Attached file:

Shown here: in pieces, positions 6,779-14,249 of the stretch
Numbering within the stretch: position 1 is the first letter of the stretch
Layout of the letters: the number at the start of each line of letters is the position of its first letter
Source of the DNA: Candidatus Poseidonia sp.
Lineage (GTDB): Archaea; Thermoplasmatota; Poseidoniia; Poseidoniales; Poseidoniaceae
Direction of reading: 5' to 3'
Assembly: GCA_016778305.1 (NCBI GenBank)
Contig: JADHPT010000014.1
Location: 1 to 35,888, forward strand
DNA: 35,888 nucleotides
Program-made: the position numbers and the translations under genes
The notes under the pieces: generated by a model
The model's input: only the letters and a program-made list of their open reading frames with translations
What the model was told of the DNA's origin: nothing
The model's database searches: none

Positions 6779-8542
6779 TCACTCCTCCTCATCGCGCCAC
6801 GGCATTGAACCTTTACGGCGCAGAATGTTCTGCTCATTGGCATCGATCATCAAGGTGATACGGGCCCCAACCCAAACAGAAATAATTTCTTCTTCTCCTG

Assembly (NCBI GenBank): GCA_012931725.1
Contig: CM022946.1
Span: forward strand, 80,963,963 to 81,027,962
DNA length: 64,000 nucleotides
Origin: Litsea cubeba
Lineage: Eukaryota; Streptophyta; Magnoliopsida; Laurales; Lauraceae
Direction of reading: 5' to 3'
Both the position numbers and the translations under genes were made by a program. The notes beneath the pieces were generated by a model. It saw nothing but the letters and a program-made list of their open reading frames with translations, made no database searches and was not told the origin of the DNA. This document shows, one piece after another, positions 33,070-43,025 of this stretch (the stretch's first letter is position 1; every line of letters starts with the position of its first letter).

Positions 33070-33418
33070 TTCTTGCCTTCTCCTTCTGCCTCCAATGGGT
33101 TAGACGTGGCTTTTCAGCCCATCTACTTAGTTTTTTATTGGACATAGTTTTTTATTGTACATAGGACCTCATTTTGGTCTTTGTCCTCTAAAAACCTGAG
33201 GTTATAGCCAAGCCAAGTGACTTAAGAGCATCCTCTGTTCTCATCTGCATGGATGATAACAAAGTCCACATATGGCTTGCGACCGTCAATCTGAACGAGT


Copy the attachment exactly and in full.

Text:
Shown here: in pieces, positions 6,779-14,249 of the stretch
Numbering within the stretch: position 1 is the first letter of the stretch
Layout of the letters: the number at the start of each line of letters is the position of its first letter
Source of the DNA: Candidatus Poseidonia sp.
Lineage (GTDB): Archaea; Thermoplasmatota; Poseidoniia; Poseidoniales; Poseidoniaceae
Direction of reading: 5' to 3'
Assembly: GCA_016778305.1 (NCBI GenBank)
Contig: JADHPT010000014.1
Location: 1 to 35,888, forward strand
DNA: 35,888 nucleotides
Program-made: the position numbers and the translations under genes
The notes under the pieces: generated by a model
The model's input: only the letters and a program-made list of their open reading frames with translations
What the model was told of the DNA's origin: nothing
The model's database searches: none

Positions 6779-8542
6779 TCACTCCTCCTCATCGCGCCAC
6801 GGCATTGAACCTTTACGGCGCAGAATGTTCTGCTCATTGGCATCGATCATCAAGGTGATACGGGCCCCAACCCAAACAGAAATAATTTCTTCTTCTCCTG

Assembly (NCBI GenBank): GCA_012931725.1
Contig: CM022946.1
Span: forward strand, 80,963,963 to 81,027,962
DNA length: 64,000 nucleotides
Origin: Litsea cubeba
Lineage: Eukaryota; Streptophyta; Magnoliopsida; Laurales; Lauraceae
Direction of reading: 5' to 3'
Both the position numbers and the translations under genes were made by a program. The notes beneath the pieces were generated by a model. It saw nothing but the letters and a program-made list of their open reading frames with translations, made no database searches and was not told the origin of the DNA. This document shows, one piece after another, positions 33,070-43,025 of this stretch (the stretch's first letter is position 1; every line of letters starts with the position of its first letter).

Positions 33070-33418
33070 TTCTTGCCTTCTCCTTCTGCCTCCAATGGGT
33101 TAGACGTGGCTTTTCAGCCCATCTACTTAGTTTTTTATTGGACATAGTTTTTTATTGTACATAGGACCTCATTTTGGTCTTTGTCCTCTAAAAACCTGAG
33201 GTTATAGCCAAGCCAAGTGACTTAAGAGCATCCTCTGTTCTCATCTGCATGGATGATAACAAAGTCCACATATGGCTTGCGACCGTCAATCTGAACGAGT